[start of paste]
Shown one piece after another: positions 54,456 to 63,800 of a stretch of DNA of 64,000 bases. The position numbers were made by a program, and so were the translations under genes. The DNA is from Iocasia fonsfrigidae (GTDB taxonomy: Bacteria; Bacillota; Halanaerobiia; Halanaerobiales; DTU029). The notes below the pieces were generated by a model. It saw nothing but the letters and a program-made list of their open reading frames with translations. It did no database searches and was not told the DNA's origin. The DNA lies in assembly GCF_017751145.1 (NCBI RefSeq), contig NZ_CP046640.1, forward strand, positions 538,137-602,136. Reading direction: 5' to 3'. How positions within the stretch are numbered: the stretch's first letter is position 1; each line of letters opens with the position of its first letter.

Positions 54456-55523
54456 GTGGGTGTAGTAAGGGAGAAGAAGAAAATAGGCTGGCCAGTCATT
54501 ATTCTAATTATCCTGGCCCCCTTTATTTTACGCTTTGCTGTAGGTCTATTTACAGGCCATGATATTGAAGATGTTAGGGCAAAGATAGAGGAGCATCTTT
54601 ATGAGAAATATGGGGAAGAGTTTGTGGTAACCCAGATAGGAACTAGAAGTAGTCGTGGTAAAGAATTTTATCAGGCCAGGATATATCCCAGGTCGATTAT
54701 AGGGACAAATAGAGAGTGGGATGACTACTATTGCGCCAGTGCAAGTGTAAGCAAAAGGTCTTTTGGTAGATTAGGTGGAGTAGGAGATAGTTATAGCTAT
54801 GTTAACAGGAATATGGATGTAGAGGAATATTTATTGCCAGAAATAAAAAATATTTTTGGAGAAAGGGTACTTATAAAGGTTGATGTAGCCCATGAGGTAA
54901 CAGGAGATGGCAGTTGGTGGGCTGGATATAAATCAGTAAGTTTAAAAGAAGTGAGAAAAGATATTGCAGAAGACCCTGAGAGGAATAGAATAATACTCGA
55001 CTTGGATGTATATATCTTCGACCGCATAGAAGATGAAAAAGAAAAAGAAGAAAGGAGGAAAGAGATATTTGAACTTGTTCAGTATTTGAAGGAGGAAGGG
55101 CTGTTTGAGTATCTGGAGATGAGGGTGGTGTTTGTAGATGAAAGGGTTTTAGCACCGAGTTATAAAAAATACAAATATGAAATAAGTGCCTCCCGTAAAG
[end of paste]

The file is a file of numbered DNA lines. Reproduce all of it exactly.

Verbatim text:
Shown one piece after another: positions 54,456 to 63,800 of a stretch of DNA of 64,000 bases. The position numbers were made by a program, and so were the translations under genes. The DNA is from Iocasia fonsfrigidae (GTDB taxonomy: Bacteria; Bacillota; Halanaerobiia; Halanaerobiales; DTU029). The notes below the pieces were generated by a model. It saw nothing but the letters and a program-made list of their open reading frames with translations. It did no database searches and was not told the DNA's origin. The DNA lies in assembly GCF_017751145.1 (NCBI RefSeq), contig NZ_CP046640.1, forward strand, positions 538,137-602,136. Reading direction: 5' to 3'. How positions within the stretch are numbered: the stretch's first letter is position 1; each line of letters opens with the position of its first letter.

Positions 54456-55523
54456 GTGGGTGTAGTAAGGGAGAAGAAGAAAATAGGCTGGCCAGTCATT
54501 ATTCTAATTATCCTGGCCCCCTTTATTTTACGCTTTGCTGTAGGTCTATTTACAGGCCATGATATTGAAGATGTTAGGGCAAAGATAGAGGAGCATCTTT
54601 ATGAGAAATATGGGGAAGAGTTTGTGGTAACCCAGATAGGAACTAGAAGTAGTCGTGGTAAAGAATTTTATCAGGCCAGGATATATCCCAGGTCGATTAT
54701 AGGGACAAATAGAGAGTGGGATGACTACTATTGCGCCAGTGCAAGTGTAAGCAAAAGGTCTTTTGGTAGATTAGGTGGAGTAGGAGATAGTTATAGCTAT
54801 GTTAACAGGAATATGGATGTAGAGGAATATTTATTGCCAGAAATAAAAAATATTTTTGGAGAAAGGGTACTTATAAAGGTTGATGTAGCCCATGAGGTAA
54901 CAGGAGATGGCAGTTGGTGGGCTGGATATAAATCAGTAAGTTTAAAAGAAGTGAGAAAAGATATTGCAGAAGACCCTGAGAGGAATAGAATAATACTCGA
55001 CTTGGATGTATATATCTTCGACCGCATAGAAGATGAAAAAGAAAAAGAAGAAAGGAGGAAAGAGATATTTGAACTTGTTCAGTATTTGAAGGAGGAAGGG
55101 CTGTTTGAGTATCTGGAGATGAGGGTGGTGTTTGTAGATGAAAGGGTTTTAGCACCGAGTTATAAAAAATACAAATATGAAATAAGTGCCTCCCGTAAAG